No. 561 - Ouse - The Church of the Immaculate Conception

Ouse is a country town on the Lyell Highway approximately 90 kilometres west of Hobart. It is situated on the banks of the River Ouse, after which the town is named. In its early years the settlement was known as Ouse Bridge but by the 1860s it had been reduced to The Ouse or Ouse.

In 1889 a local correspondent for the Tasmanian News wrote:

“Intelligence from this town rarely finds its way into the columns of the Tasmanian News. The reason is simple. We live lives uneventful; we rest content with our lot, and are pleased to observe without being observed….”

Indeed, 'not being observed'  has presented a challenge in finding information about the establishment of Ouse’s Catholic church, one of only two churches in the town. Advertisements placed in the press at the time do provide information about the ceremonial laying of the foundation stone and the church's dedication but neither of these events were reported by Hobart newspapers.

The establishment of a Catholic church at Ouse was proposed in 1875 following the donation of land by Walter Gellibrand, the Member for Derwent and later President of the Legislative Council (1884-1889). The foundation stone was laid by Bishop Murphy on 13 February 1878. The building was opened and dedicated as the Church of The Immaculate Conception on Wednesday 15 October 1879.

The only available description of the church’s opening and dedication is preserved in The Catholic Standard, a summary of which is taken from the book ‘From Black Snake To Bronte’:

“Father Gilleran of New Norfolk had made all the necessary arrangements beforehand, so a large party had left for Ouse on the 14th for the official dedication in very high spirits. All thoroughly enjoyed the wonderful spring weather and beautiful scenery up the Derwent Valley and arrived in Hamilton by mid afternoon. Following an excellent lunch, the party was back on the road to Ouse. It was said that the group could see the newly constructed church glistening in the sun for a distance of at least 6 miles. The following day saw a tremendous turnout for the dedication ceremony, with people from Hamilton, Ellendale, New Norfolk and Marlborough all well represented. The 34 ft by 16 ft church building was declared a "gem" by all present.Thanks were given to the Honourable Walter A.B Gellibrand for his generous donation of the land on which the new church sat, to Mr Henry Hunter for his design of the new church and to Mr Lewis, who had executed his wonderful building skills in a way that could not be faulted. The diamond panel windows (which incorporated sapphire blue crosses) were considered a particular highlight of the design. At the end of the service, it was announced that the debts for the new church stood at 100 pounds and a resultant collection around the gathering throng saw an amount of 83 pounds collected”.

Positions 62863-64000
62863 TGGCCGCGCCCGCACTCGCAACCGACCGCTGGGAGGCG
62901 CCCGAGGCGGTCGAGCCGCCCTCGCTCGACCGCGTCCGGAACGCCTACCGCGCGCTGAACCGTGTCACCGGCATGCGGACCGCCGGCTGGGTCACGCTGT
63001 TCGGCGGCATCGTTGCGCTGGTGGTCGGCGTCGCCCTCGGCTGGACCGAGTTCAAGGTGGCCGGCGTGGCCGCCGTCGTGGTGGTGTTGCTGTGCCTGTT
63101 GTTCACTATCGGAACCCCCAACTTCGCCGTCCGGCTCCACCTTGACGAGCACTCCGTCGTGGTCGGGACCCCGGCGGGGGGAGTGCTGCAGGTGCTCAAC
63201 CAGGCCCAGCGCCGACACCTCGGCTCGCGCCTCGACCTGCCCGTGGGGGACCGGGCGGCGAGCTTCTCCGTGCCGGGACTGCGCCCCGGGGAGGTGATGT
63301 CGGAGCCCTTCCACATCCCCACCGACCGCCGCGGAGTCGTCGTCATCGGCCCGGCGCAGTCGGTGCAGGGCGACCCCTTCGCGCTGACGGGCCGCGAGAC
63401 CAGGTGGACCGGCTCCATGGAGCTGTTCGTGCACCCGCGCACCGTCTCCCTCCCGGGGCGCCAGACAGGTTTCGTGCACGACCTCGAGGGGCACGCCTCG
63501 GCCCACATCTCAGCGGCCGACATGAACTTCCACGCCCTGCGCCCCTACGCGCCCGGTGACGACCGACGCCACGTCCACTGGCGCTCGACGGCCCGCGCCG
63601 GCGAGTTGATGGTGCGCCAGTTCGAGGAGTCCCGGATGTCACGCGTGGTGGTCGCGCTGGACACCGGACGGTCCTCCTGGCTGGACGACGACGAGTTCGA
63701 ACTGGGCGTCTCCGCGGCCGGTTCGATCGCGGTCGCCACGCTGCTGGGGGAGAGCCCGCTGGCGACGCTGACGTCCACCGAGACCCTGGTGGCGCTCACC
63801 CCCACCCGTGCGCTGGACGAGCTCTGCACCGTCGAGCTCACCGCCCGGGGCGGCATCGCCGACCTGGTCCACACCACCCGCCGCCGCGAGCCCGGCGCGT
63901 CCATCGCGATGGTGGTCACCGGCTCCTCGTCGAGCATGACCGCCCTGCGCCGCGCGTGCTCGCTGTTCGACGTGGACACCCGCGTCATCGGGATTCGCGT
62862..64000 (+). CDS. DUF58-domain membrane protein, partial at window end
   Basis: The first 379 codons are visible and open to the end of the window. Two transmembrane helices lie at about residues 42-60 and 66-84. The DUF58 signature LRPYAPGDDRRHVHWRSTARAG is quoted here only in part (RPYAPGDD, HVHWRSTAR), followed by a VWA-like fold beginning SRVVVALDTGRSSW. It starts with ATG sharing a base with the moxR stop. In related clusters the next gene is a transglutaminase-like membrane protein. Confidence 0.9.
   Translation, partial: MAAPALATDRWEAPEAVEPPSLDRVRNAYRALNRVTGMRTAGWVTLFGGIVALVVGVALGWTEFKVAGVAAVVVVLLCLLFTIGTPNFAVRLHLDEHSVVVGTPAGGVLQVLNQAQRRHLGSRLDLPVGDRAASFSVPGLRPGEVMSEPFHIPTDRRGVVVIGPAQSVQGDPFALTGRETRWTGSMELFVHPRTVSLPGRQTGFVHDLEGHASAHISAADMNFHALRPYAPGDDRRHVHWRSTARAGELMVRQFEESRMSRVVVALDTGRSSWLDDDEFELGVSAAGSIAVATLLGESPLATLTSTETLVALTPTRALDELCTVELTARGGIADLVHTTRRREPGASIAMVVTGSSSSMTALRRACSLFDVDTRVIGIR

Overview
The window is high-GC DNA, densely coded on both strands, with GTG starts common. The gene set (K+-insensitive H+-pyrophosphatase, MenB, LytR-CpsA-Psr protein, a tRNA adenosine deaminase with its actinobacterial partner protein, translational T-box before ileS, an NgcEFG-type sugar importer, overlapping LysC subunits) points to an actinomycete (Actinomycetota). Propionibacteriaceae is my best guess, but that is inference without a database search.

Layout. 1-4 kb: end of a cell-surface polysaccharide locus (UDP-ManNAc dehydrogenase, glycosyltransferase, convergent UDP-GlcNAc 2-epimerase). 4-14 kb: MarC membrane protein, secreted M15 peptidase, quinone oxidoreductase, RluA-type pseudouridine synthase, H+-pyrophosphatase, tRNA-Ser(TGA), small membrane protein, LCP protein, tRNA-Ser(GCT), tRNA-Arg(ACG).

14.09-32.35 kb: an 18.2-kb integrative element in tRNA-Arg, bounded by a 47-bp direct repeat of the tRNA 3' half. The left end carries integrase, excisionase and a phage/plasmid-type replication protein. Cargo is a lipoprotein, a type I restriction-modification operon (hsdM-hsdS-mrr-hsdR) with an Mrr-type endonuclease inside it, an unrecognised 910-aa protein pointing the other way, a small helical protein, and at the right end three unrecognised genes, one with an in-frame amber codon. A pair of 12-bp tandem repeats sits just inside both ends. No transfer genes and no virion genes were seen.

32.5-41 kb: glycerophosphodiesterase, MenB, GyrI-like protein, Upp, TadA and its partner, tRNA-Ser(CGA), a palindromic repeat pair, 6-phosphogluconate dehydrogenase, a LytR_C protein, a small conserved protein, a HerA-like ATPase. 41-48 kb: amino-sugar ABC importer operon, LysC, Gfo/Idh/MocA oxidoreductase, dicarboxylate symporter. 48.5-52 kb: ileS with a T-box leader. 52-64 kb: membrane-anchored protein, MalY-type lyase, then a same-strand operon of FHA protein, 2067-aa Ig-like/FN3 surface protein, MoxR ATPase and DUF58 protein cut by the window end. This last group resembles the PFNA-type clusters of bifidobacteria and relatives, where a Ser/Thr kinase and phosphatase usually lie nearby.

The Church and its cemetery are listed on the Tasmanian Heritage register because of its association with Henry Hunter:

“Hunter was one of the few notable Roman Catholic professional men in Hobart. He dominated the architectural scene in Tasmania where his admiration for Augustus Pugin, leader of the English Gothic revival movement, influenced his work especially in the churches he designed. His treatment of this style gave a pleasing effect to even the smallest church while his use of local materials enabled him to blend a wide range of building stone in a delicate manner”.

The church is described in the register as ‘Victorian Academic Gothic’. It is now the only Catholic church in the region since the closure of the church at nearby Hamilton. The church was locked when I visited therefore I was unable to take photographs of the interior.

All photographs below are my own unless stated otherwise.

The Mercury, Thursday 7 October 1875

The Mercury, Tuesday 7 October 1879

The Mercury, Tuesday 7 October 1879

The church in 1910 - Tasmanian Mail

A few of the headstones from the historic cemetery:


The Mercury, Wednesday 6 October 1875, page 2
The Mercury, Thursday 7 October 1875, page 1 (Advertising)
The Mercury, Thursday 7 February 1878, page 3 (Advertising)
The Mercury, Tuesday 12 February 1878, page 2
The Mercury, Tuesday 7 October 1879, page 3 (Advertising)
Tasmanian News, Thursday 26 September 1889, page 4

Holiday, Audrey & John Trigg Holliway, 1988,  From Black Snake to Bronte : heritage buildings of the Derwent Valley in Tasmania; sketches and commentaries (1807-1914) / drawings by Audrey Holiday; text by John Trigg  Holliway, Taroona, Tas


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